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Laugh It Up!

When my daughter Maggie was 6, she cornered me and asked, "Mom, will you remember me forever?"

"Of course," I said.

"In a week? In a year?"

"I will remember you every minute of every day for the rest of my life," I said, thinking we were having a real bonding moment.

"That's good to know," she said  -- then, "Knock, knock."

"Who's there?"

"Forgot me already?"

Oh, yes, that's a knee-slapper all right. But when Maggie tried it out on her sister, Lucy, then 3, all she got was a blank stare. Lucy was still at the age when the heights of hilarity are reached when someone trips on the sidewalk and falls on her behind.

Ask humor experts (yes, there is such a field of expertise) if we're born with a sense of humor, and the answer is a decided "sort of." "Everyone is born with the potential for humor  -- the ability to find things funny and make people laugh," says Paul McGhee, Ph.D., author of Understanding and Promoting the Development of Children's Humor.

Not all kids will be as jocular as others, however, and what isn't already in your child's genetic code depends largely on his home life, since children learn by example. Seeing adults who are funny  -- and understanding that a good sense of humor is appreciated and rewarded with laughter  -- encourages a kid to imitate that behavior. For most of us, just navigating the day can be downright preposterous and, therefore, rich with humor potential for the kiddies.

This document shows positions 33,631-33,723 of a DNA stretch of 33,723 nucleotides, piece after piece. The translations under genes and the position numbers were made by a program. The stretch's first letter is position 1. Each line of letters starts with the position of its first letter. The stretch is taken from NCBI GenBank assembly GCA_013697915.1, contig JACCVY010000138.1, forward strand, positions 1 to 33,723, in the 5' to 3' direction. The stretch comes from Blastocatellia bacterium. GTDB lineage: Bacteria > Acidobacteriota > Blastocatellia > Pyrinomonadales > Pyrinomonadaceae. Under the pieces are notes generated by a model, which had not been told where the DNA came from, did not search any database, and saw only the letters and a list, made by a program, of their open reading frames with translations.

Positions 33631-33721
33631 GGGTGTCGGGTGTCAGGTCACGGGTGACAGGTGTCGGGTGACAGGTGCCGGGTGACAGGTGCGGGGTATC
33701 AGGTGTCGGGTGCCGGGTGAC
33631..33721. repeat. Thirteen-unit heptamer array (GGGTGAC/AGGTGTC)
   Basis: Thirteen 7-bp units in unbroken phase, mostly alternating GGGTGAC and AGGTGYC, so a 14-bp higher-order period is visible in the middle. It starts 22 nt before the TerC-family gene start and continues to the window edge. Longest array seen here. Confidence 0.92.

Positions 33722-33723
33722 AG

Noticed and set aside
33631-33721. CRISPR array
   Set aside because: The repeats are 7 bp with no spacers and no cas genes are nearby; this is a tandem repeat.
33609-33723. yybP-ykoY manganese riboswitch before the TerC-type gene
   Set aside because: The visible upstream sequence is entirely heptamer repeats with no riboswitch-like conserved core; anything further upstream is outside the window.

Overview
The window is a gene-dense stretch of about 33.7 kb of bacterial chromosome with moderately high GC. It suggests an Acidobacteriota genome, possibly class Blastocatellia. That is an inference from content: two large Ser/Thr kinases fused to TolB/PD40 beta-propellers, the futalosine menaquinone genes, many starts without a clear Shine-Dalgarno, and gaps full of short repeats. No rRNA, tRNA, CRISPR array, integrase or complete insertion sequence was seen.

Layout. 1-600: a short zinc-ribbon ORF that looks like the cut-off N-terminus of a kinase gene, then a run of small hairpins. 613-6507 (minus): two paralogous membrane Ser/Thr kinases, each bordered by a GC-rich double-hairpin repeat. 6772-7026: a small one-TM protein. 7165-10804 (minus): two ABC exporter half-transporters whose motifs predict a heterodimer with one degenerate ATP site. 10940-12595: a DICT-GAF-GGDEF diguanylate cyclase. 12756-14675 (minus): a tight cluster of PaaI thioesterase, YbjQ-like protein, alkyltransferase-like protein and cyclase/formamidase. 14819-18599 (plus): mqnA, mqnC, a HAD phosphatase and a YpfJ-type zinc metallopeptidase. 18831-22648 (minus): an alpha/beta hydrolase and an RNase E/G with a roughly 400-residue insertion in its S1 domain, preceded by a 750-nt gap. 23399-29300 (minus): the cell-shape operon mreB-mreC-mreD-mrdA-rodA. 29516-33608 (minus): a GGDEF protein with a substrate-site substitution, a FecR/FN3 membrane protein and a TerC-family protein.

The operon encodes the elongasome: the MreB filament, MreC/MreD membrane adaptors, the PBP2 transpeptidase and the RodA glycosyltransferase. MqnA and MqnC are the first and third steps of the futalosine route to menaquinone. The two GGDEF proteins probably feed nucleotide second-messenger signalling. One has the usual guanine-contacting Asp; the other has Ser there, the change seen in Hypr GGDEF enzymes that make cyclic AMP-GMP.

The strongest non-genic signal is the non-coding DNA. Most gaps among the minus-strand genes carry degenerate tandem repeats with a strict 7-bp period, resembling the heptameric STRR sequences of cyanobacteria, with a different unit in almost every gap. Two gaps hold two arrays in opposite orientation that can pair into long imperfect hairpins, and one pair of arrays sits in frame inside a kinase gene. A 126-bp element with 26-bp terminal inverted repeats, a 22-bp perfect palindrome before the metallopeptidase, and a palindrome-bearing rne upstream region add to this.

Sometimes, though, parents can unknowingly thwart a child's comic development. It's easy to laugh with a baby, much harder to muster a smile when your 4-year-old finds it hilarious to drop her sister's birthday cake on the floor or your older child slips Tabasco sauce into the apple juice. Even Mike Myers would agree that under most circumstances such behavior is inappropriate. But other attempts at being funny, such as acting silly or goofing around, are great to encourage.

Even when a little kid latches onto a nonsensical pun or poem and repeats it over and over again until you're sick  -- sick!  -- of hearing it, it's important to listen, and to laugh. And keep in mind that one reason your little comedian seems to be on instant replay is that he got a laugh the first time around. When a child is given the freedom to be funny, his creativity, self-esteem, and confidence will grow, say experts. What more can you ask of a few knock, knock jokes?

An age-by-age guide to how kids develop a sense of humor  -- and what you can do to encourage it: